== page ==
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How to Choose a Safe Campsite

 We’ve all seen and experienced a badly set up camp – but do not be deterred, there are some simple strategies to help you choose and set up your campsite safely.

Setting up camp might seem like a simple process, but we’ve all seen and experienced when things go awry. Humanity has turned camping into an art form over the years, and from the ancient art of Feng Shui to the more modern camper’s guides, there is no shortage of advice or principles on the best way to arrange a campsite.
But as you roll into camp, it is always good to have some basic principles up your sleeve to ensure you choose a well-planned and safe campsite and ensure you get the most out of your precious time away – and not get a beating when Mother Nature loses her sense of humour.

Much like standing under a tree during a thunderstorm, camping under tall trees increases your chance of injury, whether by a lightning strike or falling limbs. Remember to look up and consider the trees around you – Australia’s native eucalyptus trees have a natural stress reaction that can cause them to drop branches at any time, without notice.

When camping near water, we all gravitate our camps towards it to enjoy the view and fresh air. However, it is important to remember that water is one of the most powerful forces of nature and not take it lightly.
Camping out in the open near the ocean can put you in the firing line of inclement weather while camping too close to a river’s bank can quickly take a turn during a rainstorm – either at your location or upriver.

Protecting your back while camping will help minimise your exposure to the elements. A campsite on a bare hill will expose you to the wind and sun, but on the opposite extreme, a depression or valley might protect you from the wind but will also trap cold air and rainfall.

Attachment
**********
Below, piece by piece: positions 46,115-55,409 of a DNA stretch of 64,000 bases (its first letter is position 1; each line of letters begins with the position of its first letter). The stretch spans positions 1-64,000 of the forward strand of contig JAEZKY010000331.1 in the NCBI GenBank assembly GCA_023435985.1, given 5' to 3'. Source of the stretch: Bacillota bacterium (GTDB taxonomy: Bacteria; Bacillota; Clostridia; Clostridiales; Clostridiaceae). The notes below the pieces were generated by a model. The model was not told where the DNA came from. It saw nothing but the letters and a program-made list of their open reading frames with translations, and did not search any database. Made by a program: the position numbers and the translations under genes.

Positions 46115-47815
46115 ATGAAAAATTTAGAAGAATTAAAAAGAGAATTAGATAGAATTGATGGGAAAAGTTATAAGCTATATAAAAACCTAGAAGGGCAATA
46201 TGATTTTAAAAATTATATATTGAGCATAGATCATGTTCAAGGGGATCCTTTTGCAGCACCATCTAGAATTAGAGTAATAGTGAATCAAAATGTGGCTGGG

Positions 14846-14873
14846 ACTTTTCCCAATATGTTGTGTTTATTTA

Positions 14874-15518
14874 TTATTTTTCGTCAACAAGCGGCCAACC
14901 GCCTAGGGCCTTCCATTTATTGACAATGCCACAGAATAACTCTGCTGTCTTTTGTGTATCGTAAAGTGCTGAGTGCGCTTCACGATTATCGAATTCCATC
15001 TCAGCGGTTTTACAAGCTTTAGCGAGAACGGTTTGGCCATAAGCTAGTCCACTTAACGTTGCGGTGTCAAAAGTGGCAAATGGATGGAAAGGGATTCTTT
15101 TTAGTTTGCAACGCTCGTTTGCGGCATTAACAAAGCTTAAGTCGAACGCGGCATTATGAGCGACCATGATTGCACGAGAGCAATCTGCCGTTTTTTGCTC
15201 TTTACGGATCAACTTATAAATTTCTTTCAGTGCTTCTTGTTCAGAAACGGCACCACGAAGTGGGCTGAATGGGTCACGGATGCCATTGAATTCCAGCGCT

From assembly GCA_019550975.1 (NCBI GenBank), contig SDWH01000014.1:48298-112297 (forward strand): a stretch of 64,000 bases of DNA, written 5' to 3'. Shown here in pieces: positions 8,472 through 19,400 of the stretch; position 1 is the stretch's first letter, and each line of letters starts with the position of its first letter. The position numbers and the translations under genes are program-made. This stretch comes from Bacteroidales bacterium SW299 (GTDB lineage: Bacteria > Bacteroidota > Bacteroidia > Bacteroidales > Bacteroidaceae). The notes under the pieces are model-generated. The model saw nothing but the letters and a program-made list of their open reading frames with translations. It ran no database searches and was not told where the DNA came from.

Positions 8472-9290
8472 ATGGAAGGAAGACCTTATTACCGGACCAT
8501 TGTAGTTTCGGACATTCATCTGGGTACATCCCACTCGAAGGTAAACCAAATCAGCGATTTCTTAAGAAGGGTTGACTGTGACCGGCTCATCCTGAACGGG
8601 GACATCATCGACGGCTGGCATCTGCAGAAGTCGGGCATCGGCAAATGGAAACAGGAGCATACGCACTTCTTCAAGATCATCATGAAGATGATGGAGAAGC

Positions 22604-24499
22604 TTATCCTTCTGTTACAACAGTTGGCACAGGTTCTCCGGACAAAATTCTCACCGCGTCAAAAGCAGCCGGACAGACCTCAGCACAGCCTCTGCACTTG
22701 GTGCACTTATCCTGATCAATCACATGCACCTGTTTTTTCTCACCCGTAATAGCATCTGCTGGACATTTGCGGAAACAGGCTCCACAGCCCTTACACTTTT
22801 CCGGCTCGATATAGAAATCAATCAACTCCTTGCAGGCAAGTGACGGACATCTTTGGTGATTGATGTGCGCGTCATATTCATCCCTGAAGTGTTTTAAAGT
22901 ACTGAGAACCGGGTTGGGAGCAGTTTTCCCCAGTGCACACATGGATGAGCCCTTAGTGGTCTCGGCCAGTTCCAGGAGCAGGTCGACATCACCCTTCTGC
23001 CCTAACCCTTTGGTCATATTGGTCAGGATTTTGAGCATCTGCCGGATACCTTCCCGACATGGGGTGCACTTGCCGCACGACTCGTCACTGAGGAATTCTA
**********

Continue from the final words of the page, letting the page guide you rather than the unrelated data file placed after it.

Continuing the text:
Instead, choose a camp with vegetation or protection to the rear, preferably in the north so you can enjoy the shade through the hottest part of the day and sunlight in the morning and afternoons.

Keeping to the inside curve of a bend is always the safest option when setting up camp. When camping by rivers, it helps avoid the more violent floodwaters of the outer bend. While in a caravan park, setting up camp on the outer bend of an access road puts you at greater risk of injury or damage than on the inside road.
This comes down to trajectory, with vehicles (especially those with caravans) drifting towards the outer bend, bringing your camp much closer to the passing traffic than you’d bargained for. This could include the smaller – but just as impactful – interruption of a kid falling off their scooter or bike and tumbling into the middle of your campsite.

As we set up camp, it's important to assess the wind. Consider where your neighbours’ campfire smoke is going to blow, and whether the dust of the track is likely to drift into your camp. It will also help you understand whether your camp smoke is likely to choke your travel party, or if you’re downwind from nearby drop toilets or septic tanks.
While circling or boxing your rigs might seem the cosy option, this configuration funnels and traps wind – stifling the air or creating mini-tornados that can shred annexes and awnings if the wind picks up. Instead, create wind break by placing your tow-tug at right angles to your camper and the prevailing winds. This will encourage campfire smoke to go straight up instead of spreading cinders downwind.


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